Opinion: ESAs diminish ideal of public schools
Consistent with conservative wishes when it comes to K-12 education, the 2023 “A better way” legislative agenda Kansas Republicans released a few days ago leans toward support for school choice Education Savings Accounts (ESAs).
Any significant upside in this is that the legislative process provides plenty of time for the public to voice their own goals for public school improvement.
ESA legislation likely to be introduced in 2023 would allow parents to draw down individual per student state funding to use at a private school or for other educational expenses such as tutoring, transportation or extracurricular services.
Can providing Kansas taxpayer dollars to parents to spend on their child’s learning be the magic bullet for education or do ESAs drain the Kansas school system of needed resources and nullify the intent of state and federal law?
Kansas already offers a wide array of school choice options for parents: traditional public schools, public charter schools, public magnet schools, private schools, online academies and homeschooling. Open enrollment, which will go into effect in the 2024-25 school year, will permit any Kansas student to transfer schools based on the receiving school’s capacity.
An ESA is not a 529 education savings account plan, in Kansas called Learning Quest, where parents/anyone can invest their own dollars toward a child’s education. Funds accrued in a 529 account can be withdrawn tax-free if used to pay for college or other qualified education expenses, including private schools.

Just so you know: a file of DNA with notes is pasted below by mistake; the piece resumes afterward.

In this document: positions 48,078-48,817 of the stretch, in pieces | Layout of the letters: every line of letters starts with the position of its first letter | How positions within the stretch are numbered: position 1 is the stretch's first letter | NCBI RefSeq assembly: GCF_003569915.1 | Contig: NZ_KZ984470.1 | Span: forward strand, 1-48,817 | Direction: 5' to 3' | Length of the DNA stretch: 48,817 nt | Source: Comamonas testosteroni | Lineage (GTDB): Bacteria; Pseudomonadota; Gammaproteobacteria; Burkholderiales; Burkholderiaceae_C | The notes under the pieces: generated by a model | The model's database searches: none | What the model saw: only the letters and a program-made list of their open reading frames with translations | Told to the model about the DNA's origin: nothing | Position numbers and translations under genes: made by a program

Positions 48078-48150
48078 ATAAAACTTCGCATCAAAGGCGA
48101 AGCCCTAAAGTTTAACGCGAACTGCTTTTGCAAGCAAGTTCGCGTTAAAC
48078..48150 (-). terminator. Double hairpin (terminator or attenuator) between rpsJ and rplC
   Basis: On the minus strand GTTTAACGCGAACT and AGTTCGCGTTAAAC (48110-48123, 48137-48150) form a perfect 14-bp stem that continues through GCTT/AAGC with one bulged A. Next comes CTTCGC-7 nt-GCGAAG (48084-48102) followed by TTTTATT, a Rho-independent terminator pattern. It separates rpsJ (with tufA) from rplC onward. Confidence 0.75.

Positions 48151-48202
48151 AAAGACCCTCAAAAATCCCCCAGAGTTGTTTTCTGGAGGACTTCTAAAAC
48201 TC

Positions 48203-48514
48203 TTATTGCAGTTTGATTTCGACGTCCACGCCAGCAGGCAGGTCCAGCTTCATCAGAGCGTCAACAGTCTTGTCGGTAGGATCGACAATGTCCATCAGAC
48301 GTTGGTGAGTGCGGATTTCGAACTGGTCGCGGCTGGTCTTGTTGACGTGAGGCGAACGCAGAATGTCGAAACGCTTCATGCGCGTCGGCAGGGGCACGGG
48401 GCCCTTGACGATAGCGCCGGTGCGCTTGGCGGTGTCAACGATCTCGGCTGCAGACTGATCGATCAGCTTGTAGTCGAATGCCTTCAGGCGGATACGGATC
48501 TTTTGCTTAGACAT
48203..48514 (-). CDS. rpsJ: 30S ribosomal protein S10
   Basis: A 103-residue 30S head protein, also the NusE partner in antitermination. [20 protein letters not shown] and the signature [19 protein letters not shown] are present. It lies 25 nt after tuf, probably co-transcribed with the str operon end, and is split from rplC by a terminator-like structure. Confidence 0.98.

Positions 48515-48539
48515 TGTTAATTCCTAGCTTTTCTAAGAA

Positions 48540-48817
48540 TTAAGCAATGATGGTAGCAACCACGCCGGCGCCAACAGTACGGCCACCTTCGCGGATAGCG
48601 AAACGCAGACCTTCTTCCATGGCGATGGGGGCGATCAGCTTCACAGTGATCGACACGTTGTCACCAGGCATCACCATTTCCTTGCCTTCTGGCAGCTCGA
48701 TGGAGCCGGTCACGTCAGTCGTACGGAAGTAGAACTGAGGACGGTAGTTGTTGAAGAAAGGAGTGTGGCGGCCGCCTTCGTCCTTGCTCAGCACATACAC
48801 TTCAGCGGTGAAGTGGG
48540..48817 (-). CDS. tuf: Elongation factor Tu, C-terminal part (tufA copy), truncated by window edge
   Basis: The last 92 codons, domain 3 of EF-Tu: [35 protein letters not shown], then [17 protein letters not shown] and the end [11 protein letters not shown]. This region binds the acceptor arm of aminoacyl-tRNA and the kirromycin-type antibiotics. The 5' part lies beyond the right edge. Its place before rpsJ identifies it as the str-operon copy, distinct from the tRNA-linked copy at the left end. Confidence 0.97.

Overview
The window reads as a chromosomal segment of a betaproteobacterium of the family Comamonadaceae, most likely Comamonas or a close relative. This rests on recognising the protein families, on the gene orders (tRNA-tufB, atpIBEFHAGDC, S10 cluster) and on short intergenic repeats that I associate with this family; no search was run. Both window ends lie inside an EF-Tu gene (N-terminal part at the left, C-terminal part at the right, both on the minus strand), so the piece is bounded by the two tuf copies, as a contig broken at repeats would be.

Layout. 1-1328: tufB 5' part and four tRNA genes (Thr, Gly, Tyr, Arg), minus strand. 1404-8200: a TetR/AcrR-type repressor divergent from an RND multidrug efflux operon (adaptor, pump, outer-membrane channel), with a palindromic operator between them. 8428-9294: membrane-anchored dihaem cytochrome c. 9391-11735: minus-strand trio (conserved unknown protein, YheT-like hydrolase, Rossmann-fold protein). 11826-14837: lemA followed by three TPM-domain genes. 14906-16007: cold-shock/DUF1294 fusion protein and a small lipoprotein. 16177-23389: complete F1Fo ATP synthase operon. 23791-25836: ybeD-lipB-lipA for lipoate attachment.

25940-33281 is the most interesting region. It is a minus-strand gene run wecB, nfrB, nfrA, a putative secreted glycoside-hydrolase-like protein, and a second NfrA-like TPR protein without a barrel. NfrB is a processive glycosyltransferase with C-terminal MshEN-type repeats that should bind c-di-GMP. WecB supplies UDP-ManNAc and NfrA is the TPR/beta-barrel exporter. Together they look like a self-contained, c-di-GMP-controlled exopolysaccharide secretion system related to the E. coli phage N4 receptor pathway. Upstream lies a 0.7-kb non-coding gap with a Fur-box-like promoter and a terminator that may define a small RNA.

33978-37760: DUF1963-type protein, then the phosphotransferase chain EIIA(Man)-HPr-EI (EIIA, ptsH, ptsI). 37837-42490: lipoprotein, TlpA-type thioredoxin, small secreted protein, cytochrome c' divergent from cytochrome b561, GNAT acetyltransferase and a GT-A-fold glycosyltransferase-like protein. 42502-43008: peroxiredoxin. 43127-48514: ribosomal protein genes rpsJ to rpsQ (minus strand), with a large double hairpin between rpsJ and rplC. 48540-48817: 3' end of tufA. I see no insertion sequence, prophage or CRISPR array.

The proposed ESA program is similar to voucher programs that originally allowed states to convert the amount of tax dollars going to support a child in public school to vouchers handed directly to parents for use at approved private schools.
The first voucher programs emerged in Southern states, during the 1950s shortly after American schools were desegregated. These vouchers were found unconstitutional by the U.S. Supreme Court in part because of selective-admission private school policies.
A resurgence in conservatism and voucher popularity began around 2000, and 15 states now have some form of revised voucher plans often called ESAs. These states’ laws are not uniform. Some limit recipients to high-need students. Others allow funds to be spent on select learning services beyond private school tuition.
Recent successful lawsuits in Tennessee, South Carolina and Kentucky blocked the diversion of millions of taxpayer dollars from public schools to private school vouchers.
The Education Law Center Public Funds Public Schools tracks challenges to ESAs and found a recently filed New Hampshire lawsuit revealed Amazon as the largest ESA beneficiary in 2021, receiving 18% of funds released to parents.
ESA supporters point to West Virginia, Florida and Arizona as examples where ESAs contribute to student success, but verification is difficult to determine because it is often based on short-term, nonscientific data collection.
There is an enormous difference between parents’ right to choose education for their own children and parents having power to decide where distribution of taxpayer dollars will go.
In Kansas, ESAs may be less about the opportunity for school choice than about shifting taxpayer education dollars to corporate entities and selective-admission private schools.
There are other, better ways to fix problem schools.
Whether it’s rural, suburban or city schools, any time taxpayer money goes out the door to private enterprise, schools lose resources and the American ideal of free public education for all is diminished.
— Sharon Hartin Iorio is dean emerita at Wichita State University College of Education.